History of Organic silicon
Organic silicon has been of interest to scientists and therapists alike for several decades
now. We have documented the research below for your further interest.
In terms of the
published scientific literature J Loeper undertook extensive studies in the
1960’s and 1970’s in the search for therapeutic aspects of organic silicon (specifically
MMST) in animal models (for example, spanning: ‘Loeper J, Loeper J. Study of the action of
silicic compounds on experimental atheroma. C R Seances Soc Biol Fil. 1967 Sep;
161(3):589-91’ to ‘Loeper J, Goy-Loeper J, Rozensztajn L, et al. (1979). The
antiatheromatous action of silicon. Atherosclerosis 397-408’. Loeper was not alone however:
Philippe Gendre and one or two others were also working in the field and such works are
easily identifiable on standard medical and scientific search engines.
However, it does not appear that until the mid to late 1970s any such work was carried out
and published on the search for therapeutic aspects of organic silicon (specifically MMST)
in humans. In particular, such works involved J. Eisenger (for example: Schiano A, Eisinger
F, Detolle P, Laponche AM, Brisou B, Eisinger J. [Silicon, bone tissue and immunity] Rev
Rhum Mal Osteoartic. 1979 Jul-Sep;46 (7-9):483-6 and references cited therein).
1976 saw the first commercially available organic silicon (MMST) for broad therapeutic uses
in humans, termed ‘Conjonctyl’ (for discussion, see ‘Prescrire no 195 5 ai 1999, 19:398).
Indeed, by the early 1980’s there was clearly sufficient interest in the potential
therapeutic aspects of organic silicon (MMST) to undertake human physiology (absorption and
metabolism) studies. In May 1982, P Allain and colleagues submitted a manuscript to the
journal ‘Thérapie’ on the gastrointestinal absorption of silicon from organic silicon (MMST)
and this was accepted for publication in October 1982 (see Allain P, Cailleux A, Mauras Y,
Renier JC. (1983). Etude de l'absorption digestive du silicium aprés administration unique
chez l'homme sous forme de salicylate de méthyl silane triol. Thérapie 38: 171-174.).
Silicon has long been proposed as a vital element for well-being but in 1972 the case was
rendered irrefutable with two influential reports that appeared in the journals Science and
Nature. These papers illustrated the essential nature of dietary silicon for the normal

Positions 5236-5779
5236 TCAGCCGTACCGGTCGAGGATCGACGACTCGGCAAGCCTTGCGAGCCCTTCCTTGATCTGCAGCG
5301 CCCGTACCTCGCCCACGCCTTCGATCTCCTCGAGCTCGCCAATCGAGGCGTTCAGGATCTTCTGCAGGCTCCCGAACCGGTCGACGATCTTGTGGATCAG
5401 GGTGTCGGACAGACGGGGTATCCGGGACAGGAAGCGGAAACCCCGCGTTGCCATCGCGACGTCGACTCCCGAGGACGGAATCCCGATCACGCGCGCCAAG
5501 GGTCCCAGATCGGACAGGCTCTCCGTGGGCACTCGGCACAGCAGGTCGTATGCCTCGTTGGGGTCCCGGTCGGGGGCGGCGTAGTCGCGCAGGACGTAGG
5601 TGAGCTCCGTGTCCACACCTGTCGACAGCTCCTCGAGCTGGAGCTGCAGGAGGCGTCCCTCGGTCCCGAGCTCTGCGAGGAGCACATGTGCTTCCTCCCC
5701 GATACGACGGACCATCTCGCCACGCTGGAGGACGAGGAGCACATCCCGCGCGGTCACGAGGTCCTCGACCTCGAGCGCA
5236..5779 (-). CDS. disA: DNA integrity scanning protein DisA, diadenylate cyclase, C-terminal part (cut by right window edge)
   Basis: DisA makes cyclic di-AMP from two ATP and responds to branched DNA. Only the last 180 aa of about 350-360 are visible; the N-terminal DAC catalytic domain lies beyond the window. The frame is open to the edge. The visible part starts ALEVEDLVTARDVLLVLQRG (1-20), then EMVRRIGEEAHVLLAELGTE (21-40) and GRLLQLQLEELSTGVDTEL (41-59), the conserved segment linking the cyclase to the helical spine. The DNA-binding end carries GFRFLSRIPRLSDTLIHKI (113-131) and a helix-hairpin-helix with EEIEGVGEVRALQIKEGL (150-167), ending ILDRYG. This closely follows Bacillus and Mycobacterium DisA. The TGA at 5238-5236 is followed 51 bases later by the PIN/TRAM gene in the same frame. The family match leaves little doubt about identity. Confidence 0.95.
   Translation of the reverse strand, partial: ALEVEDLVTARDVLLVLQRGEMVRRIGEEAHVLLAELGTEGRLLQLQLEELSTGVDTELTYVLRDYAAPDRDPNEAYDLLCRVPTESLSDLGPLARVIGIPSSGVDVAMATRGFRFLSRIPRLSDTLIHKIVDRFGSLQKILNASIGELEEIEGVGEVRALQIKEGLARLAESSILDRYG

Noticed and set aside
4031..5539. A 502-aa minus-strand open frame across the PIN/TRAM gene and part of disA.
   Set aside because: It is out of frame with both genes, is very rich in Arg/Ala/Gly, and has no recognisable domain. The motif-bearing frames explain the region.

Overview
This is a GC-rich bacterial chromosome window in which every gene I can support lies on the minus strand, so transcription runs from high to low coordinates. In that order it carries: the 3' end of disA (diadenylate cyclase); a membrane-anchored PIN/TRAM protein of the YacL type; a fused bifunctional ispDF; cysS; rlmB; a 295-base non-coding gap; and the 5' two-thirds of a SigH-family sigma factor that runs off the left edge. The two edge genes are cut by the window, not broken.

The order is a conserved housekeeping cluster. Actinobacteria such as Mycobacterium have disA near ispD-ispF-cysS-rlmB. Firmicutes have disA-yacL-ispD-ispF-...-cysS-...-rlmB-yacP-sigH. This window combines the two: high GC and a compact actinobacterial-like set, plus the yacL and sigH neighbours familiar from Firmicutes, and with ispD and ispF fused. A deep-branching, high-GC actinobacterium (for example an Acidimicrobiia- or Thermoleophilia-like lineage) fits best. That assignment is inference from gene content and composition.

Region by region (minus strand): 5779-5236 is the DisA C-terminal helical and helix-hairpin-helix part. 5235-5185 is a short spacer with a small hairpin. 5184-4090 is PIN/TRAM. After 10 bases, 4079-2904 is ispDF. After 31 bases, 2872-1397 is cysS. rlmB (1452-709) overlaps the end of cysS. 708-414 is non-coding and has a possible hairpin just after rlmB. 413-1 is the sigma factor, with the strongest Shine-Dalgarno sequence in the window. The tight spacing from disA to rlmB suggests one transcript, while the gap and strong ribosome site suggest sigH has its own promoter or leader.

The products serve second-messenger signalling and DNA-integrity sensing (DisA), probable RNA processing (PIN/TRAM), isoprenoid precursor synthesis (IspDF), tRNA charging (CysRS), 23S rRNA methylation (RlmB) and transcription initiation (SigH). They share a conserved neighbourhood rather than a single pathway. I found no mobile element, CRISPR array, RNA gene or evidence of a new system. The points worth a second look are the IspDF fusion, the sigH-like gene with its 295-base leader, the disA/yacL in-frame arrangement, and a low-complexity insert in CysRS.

growth of chicks and rats. This work, and much since, has noted that tissues containing
collagen such as the heart, other blood vessels, bone, joints, skin, hair and nails require
silicon for normal development and function. In 1979 and 1993 studies showed that either
injections or ingestion of silicon (in the organic silicon form- see below) increased bone
volume in the hip of older, female patients with the bone disease, osteoporosis.
However, recent data from the USA’s famous ‘Framingham Cohort’ indicate that it is not just
older female subjects with bone disease who benefit from increased silicon intakes. Again,
using bone density as a measure of bone health, the investigators showed that younger women
and men also respond well to high silicon intakes, increasing their bone mineral density.
The importance of silicon to bone has been highlighted in the orthopaedic field where
silicon-containing compounds are commonly used to help the healing of bone.
In addition, silicon has been shown to be beneficial in humans to hair, skin and nails.
These, like bone and joints, share the common feature of high ‘connective tissue’ content
and hence it is no surprise that silicon should be required in their optimal form and
function. The final member of this group is blood vessels, such as in the heart, as these
also are rich in connective tissue and it has indeed been shown that silicon is beneficial
for normal healthy arteries, preventing cholesterol plaque formation. Many reports have also
indicated that silicon has an important role in aspects of brain function and this
phenomenon has been especially related to the ability of silicon to bind to aluminium and
neutralise its toxicity.
It is encouraging that a number of high calibre academic groups are
now studying the biology, biochemistry and health aspects of silicon and that further
knowledge of its role in health will be disseminated in the scientific literature in the